Through Eight Games, the Leafs Look Nothing but Ordinary

For the second straight season under Sheldon Keefe, the Toronto Maple Leafs have gotten off to a slow start. Last year the Buds had three wins through eight games. This year they have only four. Toronto has looked slow, sloppy, and in some games, downright terrible. Leaf fans know better than to press the big red panic button this early, but concerns about the legitimacy of this team as Stanley Cup contenders are creeping in. 

The Leafs’ biggest strength since they drafted Auston Matthews has unsurprisingly been scoring goals. The lowest they’ve been league-wide in five-on-five goals since 2016/17 is fifth. They have finished in the top three in that statistic for the last five years. So far this season, the Leafs have just twelve five on five goals, ranking them 27th in the NHL. Their underlying stats are a little better, but nothing suggests that the Leafs are massively underperforming. Their expected goals for is 17.14, which ranks them tenth in the league and most of the stats that track scoring chances rank the Leafs around there as well. It is hard to say what exactly the issue is with the Leaf offence, but from what I see, they are struggling to get unaffected shots from the slot area. They are being kept to the perimeter and are accepting that. When this Leaf team is at their best, they are deadly off the rush, but they also break opponents down in the offensive zone by cycling and creating space. According to SportLogiq data, the Leafs are 31st in ‘shots without pressure.’ This speaks to how limited the offence has been. They just aren’t working on getting open looks, and their skill has been stifled. A bit of this can be attributed to early-season sluggishness, but the Leafs should be past that at this point. Toronto must return to its roots and work the puck around as a unit. Then they can start to open teams up again.

The biggest worry is that it is not like Toronto has played a murderer’s row to start the season. They’ve lost to three terrible hockey teams in Montreal, Arizona and now the Sharks last night. The Leafs have always struggled against these teams, but you would hope by now they would have figured out they should be pumping these teams. As Sheldon Keefe said, we have elite players. They do not. Ultimately, it falls on Nylander, Matthews, Marner and Tavares to pick up the slack. Unfortunately, they haven’t been doing that.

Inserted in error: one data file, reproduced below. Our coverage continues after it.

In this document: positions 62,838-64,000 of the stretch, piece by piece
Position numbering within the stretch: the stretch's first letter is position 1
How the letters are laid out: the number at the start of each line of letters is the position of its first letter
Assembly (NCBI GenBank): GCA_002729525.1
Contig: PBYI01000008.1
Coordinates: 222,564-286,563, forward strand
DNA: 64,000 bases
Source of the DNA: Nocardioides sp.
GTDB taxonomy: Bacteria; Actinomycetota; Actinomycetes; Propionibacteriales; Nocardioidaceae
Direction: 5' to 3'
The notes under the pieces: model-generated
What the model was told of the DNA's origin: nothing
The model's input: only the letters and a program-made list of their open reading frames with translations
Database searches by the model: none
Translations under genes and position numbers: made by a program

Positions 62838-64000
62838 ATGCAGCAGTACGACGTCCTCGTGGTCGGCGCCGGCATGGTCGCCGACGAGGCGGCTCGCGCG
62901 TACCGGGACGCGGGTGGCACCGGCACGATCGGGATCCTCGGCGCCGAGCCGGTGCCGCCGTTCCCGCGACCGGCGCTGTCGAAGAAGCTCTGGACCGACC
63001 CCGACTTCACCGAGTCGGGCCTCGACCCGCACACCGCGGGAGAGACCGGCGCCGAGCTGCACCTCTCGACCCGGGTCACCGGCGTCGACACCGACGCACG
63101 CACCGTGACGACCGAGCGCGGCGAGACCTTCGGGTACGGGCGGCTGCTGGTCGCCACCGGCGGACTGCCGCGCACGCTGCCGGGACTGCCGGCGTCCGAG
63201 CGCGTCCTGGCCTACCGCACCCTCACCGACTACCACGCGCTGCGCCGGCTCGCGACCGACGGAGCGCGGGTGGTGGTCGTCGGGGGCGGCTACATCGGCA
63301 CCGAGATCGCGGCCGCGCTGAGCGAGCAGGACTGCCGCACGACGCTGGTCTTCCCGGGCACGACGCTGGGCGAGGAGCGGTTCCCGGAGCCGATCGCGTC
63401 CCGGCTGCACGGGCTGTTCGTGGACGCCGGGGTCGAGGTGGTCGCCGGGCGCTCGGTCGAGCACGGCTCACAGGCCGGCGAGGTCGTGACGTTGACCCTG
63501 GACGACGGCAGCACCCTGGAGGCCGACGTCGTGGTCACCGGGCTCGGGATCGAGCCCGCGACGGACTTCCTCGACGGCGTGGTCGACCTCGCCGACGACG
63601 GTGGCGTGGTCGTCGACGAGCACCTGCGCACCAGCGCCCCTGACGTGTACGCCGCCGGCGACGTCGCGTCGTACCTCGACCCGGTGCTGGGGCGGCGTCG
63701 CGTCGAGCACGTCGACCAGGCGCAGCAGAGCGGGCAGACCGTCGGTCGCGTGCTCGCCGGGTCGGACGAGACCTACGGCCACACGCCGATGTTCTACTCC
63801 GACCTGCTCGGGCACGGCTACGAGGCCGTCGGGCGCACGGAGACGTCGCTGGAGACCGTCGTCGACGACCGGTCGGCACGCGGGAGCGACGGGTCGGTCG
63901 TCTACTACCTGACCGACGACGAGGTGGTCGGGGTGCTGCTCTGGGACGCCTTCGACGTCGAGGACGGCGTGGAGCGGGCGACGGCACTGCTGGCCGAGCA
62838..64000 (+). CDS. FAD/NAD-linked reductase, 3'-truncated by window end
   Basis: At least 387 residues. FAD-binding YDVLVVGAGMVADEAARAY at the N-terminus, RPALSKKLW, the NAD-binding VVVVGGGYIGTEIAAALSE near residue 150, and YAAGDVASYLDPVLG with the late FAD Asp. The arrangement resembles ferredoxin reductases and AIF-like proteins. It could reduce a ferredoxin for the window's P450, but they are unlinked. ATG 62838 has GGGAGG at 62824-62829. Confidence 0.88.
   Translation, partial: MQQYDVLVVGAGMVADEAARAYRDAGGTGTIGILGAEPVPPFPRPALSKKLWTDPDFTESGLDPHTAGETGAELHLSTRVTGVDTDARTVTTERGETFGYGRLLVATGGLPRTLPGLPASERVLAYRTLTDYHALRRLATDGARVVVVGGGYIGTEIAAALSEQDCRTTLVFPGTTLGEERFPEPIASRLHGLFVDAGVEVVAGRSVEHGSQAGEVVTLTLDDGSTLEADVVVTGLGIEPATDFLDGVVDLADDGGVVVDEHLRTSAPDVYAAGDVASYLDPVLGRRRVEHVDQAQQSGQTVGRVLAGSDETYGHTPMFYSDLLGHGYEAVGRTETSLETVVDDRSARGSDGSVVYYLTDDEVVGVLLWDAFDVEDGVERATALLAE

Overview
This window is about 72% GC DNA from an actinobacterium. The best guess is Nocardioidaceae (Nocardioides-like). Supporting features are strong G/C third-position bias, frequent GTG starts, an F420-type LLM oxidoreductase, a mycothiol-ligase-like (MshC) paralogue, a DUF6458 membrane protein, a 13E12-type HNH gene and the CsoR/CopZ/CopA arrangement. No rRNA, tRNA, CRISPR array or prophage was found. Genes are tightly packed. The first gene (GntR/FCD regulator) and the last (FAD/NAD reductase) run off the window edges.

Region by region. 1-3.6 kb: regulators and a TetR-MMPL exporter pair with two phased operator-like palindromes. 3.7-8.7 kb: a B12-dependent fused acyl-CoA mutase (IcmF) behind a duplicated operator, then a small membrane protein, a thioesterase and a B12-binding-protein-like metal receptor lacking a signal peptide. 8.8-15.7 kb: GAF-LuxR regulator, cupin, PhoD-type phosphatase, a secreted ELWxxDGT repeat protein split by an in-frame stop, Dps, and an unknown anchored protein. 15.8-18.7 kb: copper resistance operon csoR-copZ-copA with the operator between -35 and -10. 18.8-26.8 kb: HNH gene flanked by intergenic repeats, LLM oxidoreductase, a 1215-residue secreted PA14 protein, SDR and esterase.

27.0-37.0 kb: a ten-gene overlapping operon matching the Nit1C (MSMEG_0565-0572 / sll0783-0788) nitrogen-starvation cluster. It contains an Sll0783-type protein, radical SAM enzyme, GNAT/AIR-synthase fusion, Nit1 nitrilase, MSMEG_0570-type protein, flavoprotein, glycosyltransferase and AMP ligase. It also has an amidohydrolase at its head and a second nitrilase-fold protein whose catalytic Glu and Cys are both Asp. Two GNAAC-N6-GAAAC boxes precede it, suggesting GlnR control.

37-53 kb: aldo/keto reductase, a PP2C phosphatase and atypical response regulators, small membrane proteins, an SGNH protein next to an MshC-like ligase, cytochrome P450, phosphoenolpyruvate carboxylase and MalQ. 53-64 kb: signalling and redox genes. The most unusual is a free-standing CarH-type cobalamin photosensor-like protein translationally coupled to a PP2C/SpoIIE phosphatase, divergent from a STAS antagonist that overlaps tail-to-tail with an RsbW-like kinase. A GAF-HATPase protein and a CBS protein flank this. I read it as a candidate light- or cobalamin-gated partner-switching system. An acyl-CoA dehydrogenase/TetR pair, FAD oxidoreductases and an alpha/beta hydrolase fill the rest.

Speaking of last night’s game, one issue continued to plague the Leafs and is another factor in why this offence is struggling. That issue is Toronto’s defencemen’s lack of passing ability. There was a solid ten-minute stretch in the second period last night where I am not sure if a pass was completed from a Leaf defenceman to a Leaf forward. 

Sheldon Keefe addressed this after the game, saying, “Our inability to move the puck up the ice efficiently is slowing down all of our game on offence. And it’s really hurting our game defensively as well — because we’re just getting stressed.”

Whenever the puck touched Justin Holl’s stick, it was like someone just threw a live grenade at him, and he couldn’t wait to get rid of it. You cannot accomplish anything as an offence if the first pass is to the other team. The Leaf forwards isn’t doing much, but they’re feeding off scraps. I have no idea what to do about the defence, mainly because it hasn’t been good defensively either; the Leafs are in the bottom ten in expected goals against. There probably has to be a change, but winning a trade this early into the season is tricky when everyone knows you’re trying to make one. 

The last thing I want to talk about regarding the Leaf offence is the complete lack of… well, anything from the fourth line. They are getting absolutely blown off the ice at five on five with an xGF% of 19.4! I am not really sure what their identity is. They don’t create energy, they haven’t defended well, and none are particularly physical. No one expects the fourth line to light it up, but they must contribute more. 

Here are a few positives I want to point out. The first is, of course, the play of Ilya Samsonov. He has been incredible, ranks fourth in the league in goals saved above expected and has won the Leafs at least one game this season. He must play as much as possible until Matt Murray gets back because Erik Kallgren is not an NHL goalie. Secondly, Rasmus Sandin! The young Swede looks excellent and has meshed well with Mark Giordano. I would like to see him get a chance on the first power play init because Morgan Rielly has not looked good this year. However, Sandin’s been skating confidently and breaking the puck out with ease. Early signs are that the contract was a steal.

The Leafs’ next eight games will make it very clear how serious this team is this season. Some easy games against the likes of Vancouver and Anaheim. But also two games against the Penguins and dates with the Hurricanes, Bruins and Golden Knights will be challenging. Who knows, maybe they’ll win em all?

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